‘We’ve done a couple of gigs with the orchestra and they were amazing. It’s a great thing when you’re up there on stage with a 50-piece orchestra playing your own composition. It‘s a great feeling – one of those things that even if you only did it once you’d remember forever. Having said that, it is more of a pressure gig when you are up there with them because you’re watching the conductor as well and if you go off in the wrong direction, they don’t go with you – there’s no room for error. It’s great though and it definitely gives the trad stuff a different dimension – a good crossover. There’s talk of doing a few more gigs with them – maybe even Boston and possibly Sydney.’

I asked Jim if he composes a lot of music. ‘Aaah I do I suppose. There’s always stuff coming into my head and I do write down bits and pieces. I haven’t been recording as much over the last couple of years outside of the project with the orchestra, but there are plenty of tunes there that I might use in the future.’

He has recently launched an innovative online tutorial website for students of Irish traditional guitar accompaniment (www.jimmurraymusic.com). ‘From years of touring and giving various workshops, I realised that there was always a bit of interest in the style of guitar playing that I was doing – be it in Australia or America, everywhere really – and people were always asking me if I had a book or anything because they were intrigued with how to accompany Irish music on the guitar. Even some of my mates, who are great jazzers and guitar players, they still wouldn’t know how to accompany a trad tune. So I just thought that there would probably be a market for the tutorial and as it turns out there is no other online Irish trad guitar tutorial. There is lots of blues guys and jazz guys doing it, but nothing for trad players. The idea is that no matter where you are in the world you can learn to play it – if you’re living in the middle of Idaho or somewhere the chances are you’re not going to find anyone who’s going to teach you how to do it.’

Jim believes in maintaining a healthy balance between ordinary day-to-day life and that of the travelling, working musician – something he achieves in fine style by running the family furniture business in Macroom when not on tour. ‘I love the shop and the day-to-day thing because I actually don’t really like touring that much to be honest. I mean I love being in places like Australia and so on, but as for heading off for long periods of time – I really don’t like that at all. I find it very disjointed and boring – all the hanging around. I did it for years but I had enough of it. I have no desire to go off on long tours. It can also be a bit lonely and I love being at home with my family. I’d rather be digging a hole out the back than off somewhere trying to pass the time.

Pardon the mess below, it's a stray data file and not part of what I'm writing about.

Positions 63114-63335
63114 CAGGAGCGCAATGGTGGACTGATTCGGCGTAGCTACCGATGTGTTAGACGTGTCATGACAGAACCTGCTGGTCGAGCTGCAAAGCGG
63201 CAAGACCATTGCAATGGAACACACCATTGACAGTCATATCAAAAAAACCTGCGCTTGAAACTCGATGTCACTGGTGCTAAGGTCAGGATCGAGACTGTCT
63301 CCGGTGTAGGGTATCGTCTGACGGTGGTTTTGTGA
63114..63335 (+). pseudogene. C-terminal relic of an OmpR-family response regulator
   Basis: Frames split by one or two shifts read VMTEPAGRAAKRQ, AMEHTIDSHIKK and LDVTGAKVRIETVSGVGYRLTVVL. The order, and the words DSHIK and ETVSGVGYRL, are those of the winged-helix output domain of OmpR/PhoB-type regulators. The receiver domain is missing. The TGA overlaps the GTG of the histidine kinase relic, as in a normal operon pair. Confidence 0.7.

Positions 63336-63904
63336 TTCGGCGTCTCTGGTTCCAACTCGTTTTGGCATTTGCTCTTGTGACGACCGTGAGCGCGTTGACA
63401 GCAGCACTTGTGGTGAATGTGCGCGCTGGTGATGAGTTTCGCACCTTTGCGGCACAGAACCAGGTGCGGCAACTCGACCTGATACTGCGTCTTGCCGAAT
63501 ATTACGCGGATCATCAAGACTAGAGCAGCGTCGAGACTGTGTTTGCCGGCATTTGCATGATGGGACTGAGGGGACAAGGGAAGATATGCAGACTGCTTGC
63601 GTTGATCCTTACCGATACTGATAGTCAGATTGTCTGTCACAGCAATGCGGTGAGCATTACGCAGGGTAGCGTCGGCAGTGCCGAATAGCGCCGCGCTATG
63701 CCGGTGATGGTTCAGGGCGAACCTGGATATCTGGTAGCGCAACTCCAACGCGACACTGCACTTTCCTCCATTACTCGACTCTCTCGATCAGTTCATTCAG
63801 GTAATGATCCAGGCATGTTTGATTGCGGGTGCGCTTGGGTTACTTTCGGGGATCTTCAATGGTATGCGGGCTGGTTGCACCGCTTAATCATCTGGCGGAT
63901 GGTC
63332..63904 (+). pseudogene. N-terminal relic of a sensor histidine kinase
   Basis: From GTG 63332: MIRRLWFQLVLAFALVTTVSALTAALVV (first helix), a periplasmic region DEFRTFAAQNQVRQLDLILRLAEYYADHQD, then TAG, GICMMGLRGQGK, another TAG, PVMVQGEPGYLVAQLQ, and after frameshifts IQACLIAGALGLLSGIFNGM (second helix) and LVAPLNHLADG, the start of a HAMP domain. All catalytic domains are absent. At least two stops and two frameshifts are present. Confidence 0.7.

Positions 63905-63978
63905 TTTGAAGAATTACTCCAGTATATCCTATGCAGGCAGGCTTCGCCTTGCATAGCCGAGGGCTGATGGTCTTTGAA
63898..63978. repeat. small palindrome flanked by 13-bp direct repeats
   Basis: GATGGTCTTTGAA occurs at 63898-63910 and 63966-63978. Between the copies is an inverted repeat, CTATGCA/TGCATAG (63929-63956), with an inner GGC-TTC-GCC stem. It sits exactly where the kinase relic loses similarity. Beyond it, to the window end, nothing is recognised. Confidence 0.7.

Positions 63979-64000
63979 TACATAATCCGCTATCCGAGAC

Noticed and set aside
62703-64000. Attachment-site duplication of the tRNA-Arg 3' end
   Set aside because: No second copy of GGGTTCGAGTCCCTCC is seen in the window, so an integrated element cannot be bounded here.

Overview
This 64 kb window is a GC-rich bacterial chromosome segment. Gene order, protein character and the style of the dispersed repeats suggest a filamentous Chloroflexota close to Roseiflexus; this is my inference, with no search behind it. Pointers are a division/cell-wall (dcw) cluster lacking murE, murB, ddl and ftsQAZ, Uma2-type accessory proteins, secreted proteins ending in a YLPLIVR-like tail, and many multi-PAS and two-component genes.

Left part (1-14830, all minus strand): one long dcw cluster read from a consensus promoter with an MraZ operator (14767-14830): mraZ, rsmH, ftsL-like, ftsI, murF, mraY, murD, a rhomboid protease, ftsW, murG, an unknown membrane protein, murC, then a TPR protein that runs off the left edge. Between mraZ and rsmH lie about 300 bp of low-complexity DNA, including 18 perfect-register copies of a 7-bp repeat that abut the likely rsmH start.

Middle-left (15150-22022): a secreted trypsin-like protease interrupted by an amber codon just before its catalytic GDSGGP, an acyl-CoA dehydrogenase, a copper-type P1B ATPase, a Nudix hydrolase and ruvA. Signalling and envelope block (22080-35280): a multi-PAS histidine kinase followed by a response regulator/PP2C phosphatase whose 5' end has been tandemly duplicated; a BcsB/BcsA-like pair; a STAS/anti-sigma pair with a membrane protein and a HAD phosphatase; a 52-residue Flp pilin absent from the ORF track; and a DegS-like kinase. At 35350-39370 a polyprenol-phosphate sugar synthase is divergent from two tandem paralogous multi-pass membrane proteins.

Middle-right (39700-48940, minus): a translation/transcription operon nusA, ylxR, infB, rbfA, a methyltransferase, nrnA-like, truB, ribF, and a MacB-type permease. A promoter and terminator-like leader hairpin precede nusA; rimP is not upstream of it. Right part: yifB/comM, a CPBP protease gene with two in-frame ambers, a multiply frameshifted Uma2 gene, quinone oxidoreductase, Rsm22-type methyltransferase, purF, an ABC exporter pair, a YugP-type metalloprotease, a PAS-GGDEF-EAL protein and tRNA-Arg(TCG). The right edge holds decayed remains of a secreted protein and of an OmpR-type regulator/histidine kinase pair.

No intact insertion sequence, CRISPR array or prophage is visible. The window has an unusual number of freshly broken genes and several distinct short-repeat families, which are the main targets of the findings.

The way it is now though with the shop, I really enjoy getting away for a couple of days to play music, but it is all about balance really. When I’m doing the furniture, I appreciate the music, and when I’m away at the music and I can’t wait to come back and get straight into the van!’

Given the myriad of musical situations that Jim has found himself in to date – be it performing with orchestras, taking to the stage in Japan with Seamus Begley or appearing on acclaimed TV show The Transatlantic Sessions with the likes of Jerry Douglas and Aly Bain, I asked what his favourite musical experience to date might be.

‘I remember when we made that Tunes album – Sharon, myself, Mike McGoldrick and Frankie Gavin. We made that album up in Galway I remember and we got in the best players that were around at the time. I don’t know what it is, but I still listen back to that album and I really like it. That was a great time, when we recorded that.’